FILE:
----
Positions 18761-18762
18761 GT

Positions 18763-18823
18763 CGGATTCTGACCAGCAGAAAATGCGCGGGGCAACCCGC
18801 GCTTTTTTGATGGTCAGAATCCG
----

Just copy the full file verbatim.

Positions 18761-18762
18761 GT

Positions 18763-18823
18763 CGGATTCTGACCAGCAGAAAATGCGCGGGGCAACCCGC
18801 GCTTTTTTGATGGTCAGAATCCG